At 60-62 Nelson Street there is a Blue Plaque recognising Emmeline Pankhurst.
The plaque reads:
“Emmeline Pankhurst (1858-1928) and her daughters Christabel Pankhurst and Sylvia Pankhurst, founders of the Suffragette Movement, lived here 1897-1907”.
Emmeline Pankhurst, née Goulden (15 July 1858 – 14 June 1928) was a political activist and leader of the British Suffragette movement.
Emmeline was born in Moss Side in Manchester and introduced to the issue of women’s suffrage by her parents.
She married Richard Pankhurst, a barrister in 1879.
After a short time living in London, the family eventually returned to Manchester’s Victoria Park.
By now Emmeline was totally absorbed in the fight for women’s suffrage, as well as becoming a Poor Law Guardian where she observed the terrible conditions in the Manchester workhouse.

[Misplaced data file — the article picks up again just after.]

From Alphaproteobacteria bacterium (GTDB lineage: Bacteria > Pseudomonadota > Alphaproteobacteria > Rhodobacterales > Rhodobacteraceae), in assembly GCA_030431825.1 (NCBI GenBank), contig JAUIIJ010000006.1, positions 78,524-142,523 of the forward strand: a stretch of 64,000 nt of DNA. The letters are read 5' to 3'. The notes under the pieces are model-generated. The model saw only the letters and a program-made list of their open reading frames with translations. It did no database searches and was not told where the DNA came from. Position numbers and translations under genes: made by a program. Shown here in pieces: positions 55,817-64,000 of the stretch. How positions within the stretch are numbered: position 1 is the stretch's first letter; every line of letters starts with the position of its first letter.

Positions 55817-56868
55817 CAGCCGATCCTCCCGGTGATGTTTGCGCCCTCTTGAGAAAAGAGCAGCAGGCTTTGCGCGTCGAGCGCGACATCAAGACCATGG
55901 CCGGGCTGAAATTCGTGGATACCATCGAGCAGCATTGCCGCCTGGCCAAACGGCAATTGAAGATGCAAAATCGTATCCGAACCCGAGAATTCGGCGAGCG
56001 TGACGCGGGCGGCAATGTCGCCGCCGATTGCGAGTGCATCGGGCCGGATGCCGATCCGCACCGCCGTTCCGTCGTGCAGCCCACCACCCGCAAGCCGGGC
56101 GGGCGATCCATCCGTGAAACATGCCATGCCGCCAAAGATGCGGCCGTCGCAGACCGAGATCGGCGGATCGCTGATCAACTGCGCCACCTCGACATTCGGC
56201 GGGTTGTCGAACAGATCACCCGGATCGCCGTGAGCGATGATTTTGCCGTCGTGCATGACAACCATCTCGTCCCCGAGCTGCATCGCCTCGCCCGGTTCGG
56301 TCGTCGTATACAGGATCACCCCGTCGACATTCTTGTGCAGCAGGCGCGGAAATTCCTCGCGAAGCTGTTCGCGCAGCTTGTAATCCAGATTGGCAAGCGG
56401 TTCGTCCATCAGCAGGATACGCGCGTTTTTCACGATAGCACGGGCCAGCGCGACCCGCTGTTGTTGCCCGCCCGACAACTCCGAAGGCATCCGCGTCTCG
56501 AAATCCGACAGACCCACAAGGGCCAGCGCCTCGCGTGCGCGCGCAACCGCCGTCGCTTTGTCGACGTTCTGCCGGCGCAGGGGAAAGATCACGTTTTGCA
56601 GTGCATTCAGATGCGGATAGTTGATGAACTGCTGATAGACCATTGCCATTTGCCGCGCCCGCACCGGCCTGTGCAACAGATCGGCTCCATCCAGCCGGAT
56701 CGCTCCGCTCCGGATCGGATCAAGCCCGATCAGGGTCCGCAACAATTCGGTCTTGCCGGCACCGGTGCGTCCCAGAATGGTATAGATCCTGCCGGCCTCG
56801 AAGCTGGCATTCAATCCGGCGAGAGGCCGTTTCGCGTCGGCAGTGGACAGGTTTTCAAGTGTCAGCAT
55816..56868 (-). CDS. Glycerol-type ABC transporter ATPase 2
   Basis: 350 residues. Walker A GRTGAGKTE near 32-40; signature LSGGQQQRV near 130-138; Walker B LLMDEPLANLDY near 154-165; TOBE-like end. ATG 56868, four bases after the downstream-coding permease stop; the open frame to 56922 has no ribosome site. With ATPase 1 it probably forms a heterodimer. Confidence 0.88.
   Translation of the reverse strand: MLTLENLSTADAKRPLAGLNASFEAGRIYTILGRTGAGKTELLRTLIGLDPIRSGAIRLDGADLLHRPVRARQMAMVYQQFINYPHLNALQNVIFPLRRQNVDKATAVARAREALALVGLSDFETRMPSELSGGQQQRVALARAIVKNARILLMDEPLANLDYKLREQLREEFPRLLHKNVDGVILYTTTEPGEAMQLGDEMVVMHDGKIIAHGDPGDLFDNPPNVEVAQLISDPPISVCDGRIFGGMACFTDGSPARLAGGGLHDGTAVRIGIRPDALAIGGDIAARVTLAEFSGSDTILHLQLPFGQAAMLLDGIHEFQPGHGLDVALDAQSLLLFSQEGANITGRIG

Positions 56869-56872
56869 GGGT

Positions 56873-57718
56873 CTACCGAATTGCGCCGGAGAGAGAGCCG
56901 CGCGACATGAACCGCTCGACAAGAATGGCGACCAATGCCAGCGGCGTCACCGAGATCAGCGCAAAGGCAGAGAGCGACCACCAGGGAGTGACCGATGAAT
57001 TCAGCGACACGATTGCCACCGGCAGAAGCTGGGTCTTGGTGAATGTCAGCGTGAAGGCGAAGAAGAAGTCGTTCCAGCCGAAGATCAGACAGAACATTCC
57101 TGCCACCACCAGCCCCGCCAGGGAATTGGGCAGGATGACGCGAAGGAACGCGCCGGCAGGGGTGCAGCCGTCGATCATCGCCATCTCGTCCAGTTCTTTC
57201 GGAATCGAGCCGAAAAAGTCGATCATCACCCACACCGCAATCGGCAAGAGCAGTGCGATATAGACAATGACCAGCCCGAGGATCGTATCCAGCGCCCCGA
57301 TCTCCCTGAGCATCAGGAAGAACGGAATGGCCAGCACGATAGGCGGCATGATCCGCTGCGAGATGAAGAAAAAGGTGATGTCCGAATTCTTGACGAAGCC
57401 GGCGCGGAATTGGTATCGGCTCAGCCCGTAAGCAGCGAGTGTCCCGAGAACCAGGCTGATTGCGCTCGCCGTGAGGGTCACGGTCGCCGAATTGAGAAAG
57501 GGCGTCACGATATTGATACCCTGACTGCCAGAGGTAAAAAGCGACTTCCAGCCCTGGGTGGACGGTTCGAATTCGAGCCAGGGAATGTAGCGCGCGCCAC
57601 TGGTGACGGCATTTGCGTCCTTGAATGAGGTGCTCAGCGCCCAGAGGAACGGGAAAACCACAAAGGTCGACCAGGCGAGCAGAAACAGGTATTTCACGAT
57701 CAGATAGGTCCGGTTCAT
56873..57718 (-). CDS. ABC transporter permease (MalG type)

After the death of her husband in 1898, Emmeline moved to 62, Nelson Street, a smaller house nearer Manchester city centre.
Emmeline and all three of her daughters continued to campaign for the vote for women, leaving the house in Nelson Street in 1907.
This campaigning continued until the outbreak of the First World War when Emmeline put her efforts into supporting the war effort.
She died in 1928, worn down by her hunger strikes in prison and several personal and political crises.
Emmeline did live to see the vote being granted to women over the age of 30 at the end of the war.